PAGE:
KIRO: ‘Hate crime issue becomes important in Seattle mayoral race’

The sparring between mayoral candidates Ed Murray and incumbent Mike McGinn at a Wednesday forum hosted downtown by the Greater Seattle Business Association focused on hate crimes on Capitol Hill:

Speaking to the Greater Seattle Business Association, Mayor Mike McGinn emphasized steps he’s already taken to deal with the violence.

“We’ve added more park rangers, we’re adding more officers, we turned on the lights in Cal Anderson Park to help,” McGinn said.

Seeking to become Seattle’s first gay mayor, State Sen. Ed Murray would bring back the tactics he used to fight gay-bashing 20 years ago.

“We developed police training, we developed safety patrols on Capitol Hill, we held education forums and we were able to actually turn that problem around,” Murray said.

In late August, CHS reported on the community response to a string of reported hate crimes on the Hill this summer and talked to LGBTQ community leaders including the GSBA’s own Louise Chernin.

Meanwhile, the Seattle Times is making the case for public safety as a campaign issue with its recent editorial bemoaning downtown’s unsafe reputation even as it acknowledges SPD statistics showing a downward trend in crime. The Stranger, headquartered across the street from summertime crime hot spot Cal Anderson, has sunk its teeth into what it calls the TImes’ “divisive political ploy.”

The debate moved online following the day’s forum when the Capitol Hill Chamber of Commerce Twitter account wagged a finger at @mayormcginn for spreading the Stranger’s essay:Screen Shot 2013-09-11 at 9.49.32 PM

On Capitol Hill, the most recent CHS analysis of crime in general showed an overall downtick in the first quarter of 2013. We’ll update our numbers with the latest updates from SPD soon in plenty of time before the scheduled October 3rd Capitol Hill Mayoral Candidates Forum sponsored by the chamber and CHS.

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12 thoughts on “KIRO: ‘Hate crime issue becomes important in Seattle mayoral race’

  1. These competing points of view only show that crime statistics can be selectively presented in a way that argues different opinions. I would trust the SeattleTimes data any day over The Stranger. The Seattle Times’ article made a convincing case that, while overall crime (including property crimes) is slightly down, the more violent crime is somewhat up. But, regardless, Seattleites’ perception that crime is increasing is the important thing and needs to be reversed.

    “Street disorder” crimes (drinking, camping, drug use, urination, defecation, sitting in public spaces and panhandling, etc) must also be mitigated. Downtown Seattle, and parts of Capitol Hill, are rapidly getting a sleazy reputation and as places to avoid…and that is bad for residents as well as tourists.

    • I disagree here. The Times article explicitly acknowledges the reality of the data — what they don’t explain is that anytime they claim an uptick or a downtick, they fail to explain what that is in relation to — the Times is the one manipulating perception here. Perception does matter, but the best way to combat a faulty perception is with FACTS. The Stranger article points out that overall, in the past 30 years (they actually show they time period they are referencing unlike the Times) crime is down.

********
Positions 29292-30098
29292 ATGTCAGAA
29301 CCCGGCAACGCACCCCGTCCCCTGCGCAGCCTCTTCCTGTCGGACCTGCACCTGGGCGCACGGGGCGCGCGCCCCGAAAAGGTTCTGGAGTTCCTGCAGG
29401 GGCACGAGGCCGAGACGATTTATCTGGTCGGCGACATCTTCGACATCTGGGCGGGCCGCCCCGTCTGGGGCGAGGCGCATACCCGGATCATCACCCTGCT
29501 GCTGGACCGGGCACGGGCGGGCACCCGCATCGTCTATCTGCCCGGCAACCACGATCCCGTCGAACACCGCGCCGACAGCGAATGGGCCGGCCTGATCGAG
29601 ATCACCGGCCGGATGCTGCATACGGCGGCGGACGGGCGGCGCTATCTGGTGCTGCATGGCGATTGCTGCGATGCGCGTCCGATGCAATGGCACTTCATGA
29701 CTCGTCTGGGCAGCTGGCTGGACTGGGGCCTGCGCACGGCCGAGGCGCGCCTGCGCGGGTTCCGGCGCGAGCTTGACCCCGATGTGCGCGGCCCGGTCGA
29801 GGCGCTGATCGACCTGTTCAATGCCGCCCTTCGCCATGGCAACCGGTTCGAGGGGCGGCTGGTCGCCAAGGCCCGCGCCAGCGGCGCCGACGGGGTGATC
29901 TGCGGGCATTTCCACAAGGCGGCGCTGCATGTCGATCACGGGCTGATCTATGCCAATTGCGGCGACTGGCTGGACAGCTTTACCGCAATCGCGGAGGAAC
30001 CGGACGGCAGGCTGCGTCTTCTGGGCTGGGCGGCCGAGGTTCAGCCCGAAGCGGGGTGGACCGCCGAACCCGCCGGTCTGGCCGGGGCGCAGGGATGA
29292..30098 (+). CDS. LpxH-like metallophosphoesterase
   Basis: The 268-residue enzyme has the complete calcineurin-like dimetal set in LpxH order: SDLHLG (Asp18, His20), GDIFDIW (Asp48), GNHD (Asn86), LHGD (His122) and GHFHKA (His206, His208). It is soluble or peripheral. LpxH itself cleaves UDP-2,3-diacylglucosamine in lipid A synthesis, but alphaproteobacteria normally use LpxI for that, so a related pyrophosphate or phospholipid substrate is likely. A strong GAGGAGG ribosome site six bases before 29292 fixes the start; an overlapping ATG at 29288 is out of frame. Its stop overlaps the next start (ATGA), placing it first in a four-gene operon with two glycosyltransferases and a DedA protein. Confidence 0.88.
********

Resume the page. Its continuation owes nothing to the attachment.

Personally, I don’t trust the Times editorial board as far as I can throw them.

      • Regardless of how close we can get to hard statistics the atmosphere and environment of city areas is what people see and experience. Whether The Stranger likes it or not, downtown Seattle is becoming a shithole of anti social behavior and people have every right to not want to expose themselves or their families to that. Business owners are all too aware of the impact on customers. If hipsters want the full urban experience they should go move to Skid Row in LA. People who live, work, or visit either downtown or Capitol Hill should not have to accept limitless crap going on around them just because some people living out their suburban angst and writing for The Stranger like it.

  2. Traditional summertime spike aside, I’m let scratching my head by the notion that Downtown is increasingly a place to avoid. More jobs and more *people* are moving to downtown and nearby neighborhoods than ever before. I guess we didn’t get the memo.

  3. As if we were wondering who Michael Wells and the chamber were supporting for mayor and would take their opinion at face value.

  4. Michael Wells hasn’t yet decided who he’ll be voting for, thank you very much. I’m waiting to hear substantive answers to the very complicated questions about the future of our fair city from both candidates. And election speak doesn’t often allow for that.

    PS -The Capitol Hill Chamber of Commerce does not endorse candidates. Never has, never will.

    • Spoiler alert: Michael Wells is voting for Ed Murray and will continue passively-aggressively supporting him, “being disappointed” in McGinn, and pushing for more cops and parking at the expense of social services, progressive change, and bike/ride/ped infrastructure.

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